Rob has purchased several of them from ChargeTech, and he’s on their mailing list. Recently, they sent him an email with the subject line, “how to beat cabin fever.”
Knowing that so many of their customers are working from home, they pitched their large-size charger –– which can keep a laptop and any number of other devices juiced up all day long.
And the message was: Enjoy the spring weather while social distancing with ChargeTech.
“That’s a perfect example of adapting to a usage situation,” Rob explains.
3. Find your hook: Focus on customer experience
A lot has changed recently, but some things haven’t. Once you identify the situations in which buyers will use your product, you need to craft experiences that will take them through the sales process.
If you think a buyer is willing, able, and has the financial/political resources to convert, ask yourself: How can I engineer these experiences in different ways?
It’s quite likely that you’re dealing with a team that’s working remotely instead of clustered together for a quick call. Timing may have changed, too. Many companies are “either in hunker-down mode, growth mode, or shrink mode, depending on what’s going on,” says Rob.
He’s got another sports analogy to help explain.
Kareem Abdul Jabbar wanted to be the next Wilt Chamberlain, who was dunked all the time. When the NCAA made it illegal to dunk, Kareem had to develop a workaround. He invented a completely new shot, called the skyhook.
“Kareem made it so he could be dominant in his post without being physical. It extended his career –– he played into his 40s. He’s still the NBA scoring champ to this day, and nobody’s even close, because he found a new mechanism.”
Rob advises to ask yourself: What’s the version of the Skyhook that will help you engineer a sales experience that’s different from your competitors –– or at least, one you can deliver before your competitors figure it out?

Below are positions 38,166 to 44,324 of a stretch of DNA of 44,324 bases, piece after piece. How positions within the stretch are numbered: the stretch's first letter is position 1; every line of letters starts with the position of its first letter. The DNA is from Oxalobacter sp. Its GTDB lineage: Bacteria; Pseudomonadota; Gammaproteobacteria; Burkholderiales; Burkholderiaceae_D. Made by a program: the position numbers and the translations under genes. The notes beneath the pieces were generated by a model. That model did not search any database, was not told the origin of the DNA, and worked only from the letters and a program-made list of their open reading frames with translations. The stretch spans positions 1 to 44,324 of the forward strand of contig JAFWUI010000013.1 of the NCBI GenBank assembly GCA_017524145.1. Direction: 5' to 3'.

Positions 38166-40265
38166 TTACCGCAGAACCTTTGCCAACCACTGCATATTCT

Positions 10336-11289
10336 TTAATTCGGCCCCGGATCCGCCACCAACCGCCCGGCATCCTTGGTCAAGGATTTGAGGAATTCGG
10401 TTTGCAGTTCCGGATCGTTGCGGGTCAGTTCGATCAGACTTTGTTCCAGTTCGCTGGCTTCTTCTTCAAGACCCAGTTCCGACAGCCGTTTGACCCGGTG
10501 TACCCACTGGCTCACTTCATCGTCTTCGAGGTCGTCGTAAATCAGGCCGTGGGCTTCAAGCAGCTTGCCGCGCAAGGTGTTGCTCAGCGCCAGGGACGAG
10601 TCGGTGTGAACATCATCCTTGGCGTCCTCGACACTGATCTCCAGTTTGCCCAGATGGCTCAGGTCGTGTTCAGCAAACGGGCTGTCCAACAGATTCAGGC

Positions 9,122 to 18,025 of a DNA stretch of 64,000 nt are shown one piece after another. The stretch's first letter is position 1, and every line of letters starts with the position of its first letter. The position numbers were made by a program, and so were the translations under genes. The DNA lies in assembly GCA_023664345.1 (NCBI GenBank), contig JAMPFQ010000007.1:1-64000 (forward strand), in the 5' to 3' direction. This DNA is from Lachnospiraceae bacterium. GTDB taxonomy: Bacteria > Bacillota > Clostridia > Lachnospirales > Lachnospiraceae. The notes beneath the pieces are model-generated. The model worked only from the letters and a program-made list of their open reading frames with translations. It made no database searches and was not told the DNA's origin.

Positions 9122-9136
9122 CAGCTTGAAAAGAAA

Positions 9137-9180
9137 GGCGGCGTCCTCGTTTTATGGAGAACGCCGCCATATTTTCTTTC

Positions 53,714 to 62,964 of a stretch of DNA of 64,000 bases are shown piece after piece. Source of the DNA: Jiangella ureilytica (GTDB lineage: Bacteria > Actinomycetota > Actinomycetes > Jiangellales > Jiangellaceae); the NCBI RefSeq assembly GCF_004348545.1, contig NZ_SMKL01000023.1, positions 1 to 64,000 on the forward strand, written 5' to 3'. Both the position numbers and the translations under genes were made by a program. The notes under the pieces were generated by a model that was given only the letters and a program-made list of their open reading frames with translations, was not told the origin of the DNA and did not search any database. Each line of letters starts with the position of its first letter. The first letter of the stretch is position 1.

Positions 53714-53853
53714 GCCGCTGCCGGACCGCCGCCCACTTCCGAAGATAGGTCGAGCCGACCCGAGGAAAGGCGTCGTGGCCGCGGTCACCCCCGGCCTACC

He recommends starting with three tactics that can set you apart:
- Get great at video: “Don’t get good at it, get great,” Rob says.
- Analyze financial impact: Go beyond knowing the numbers: You should understand what they mean for your buyers. Your mantra should be: How do I speak fluently about their situation?
- Assign homework: “Give homework assignments to customers,” advises Rob. Tell them: “Because we did this, I’m going to do this –– and you’re going to do this … and then we’ll move forward.”
That last one really gets the client invested in the sales process –– they’re investing time in it.
4. Aye, Captain: Lead with empathy
Rob isn’t the first to say it, but it’s an evergreen axiom: “Learn what it means to lead with empathy.”
He reiterates what he said in our UK v. USA debate, which took place near the beginning of the COVD crisis: “We’re all in the same storm, but we’re not all in the same boat.”
“But,” he adds, “our task now is to find out what kind of boat your customers are in, what shore they’re paddling toward, and how the storm affects them.”
If they’re steering a medium-sized boat, they might feel confident riding out the storm. Are they floating in a dinghy? They’re probably terrified. Another client might be hiding in a cruise ship casino with no idea a storm is happening.
If you’re not the nautical sort, how can you distinguish the differences between all these watercraft? The same way you prospect –– through research. Look at the following:
Persona –– Knowing their role is crucial. (The CEO might be the captain, but many decision-makers are well below deck.)
Company size and structure –– How many employees do they have? How many, and what type of customers do they serve? Is their workforce (and client base) distributed, or is their business strictly local?
Marketplace –– A deep understanding of your clients’ market and/or verticals can set you apart, especially when macro-economic forces are at play.
Apply an empathy selling approach
By analyzing these elements and working with the new normal for a buyer, you can create what Rob calls an “I get you moment” –– not to be confused with an “I got you moment.”
That’s how you adapt and lead with empathy –– and, he adds, “you will find that things change fast.”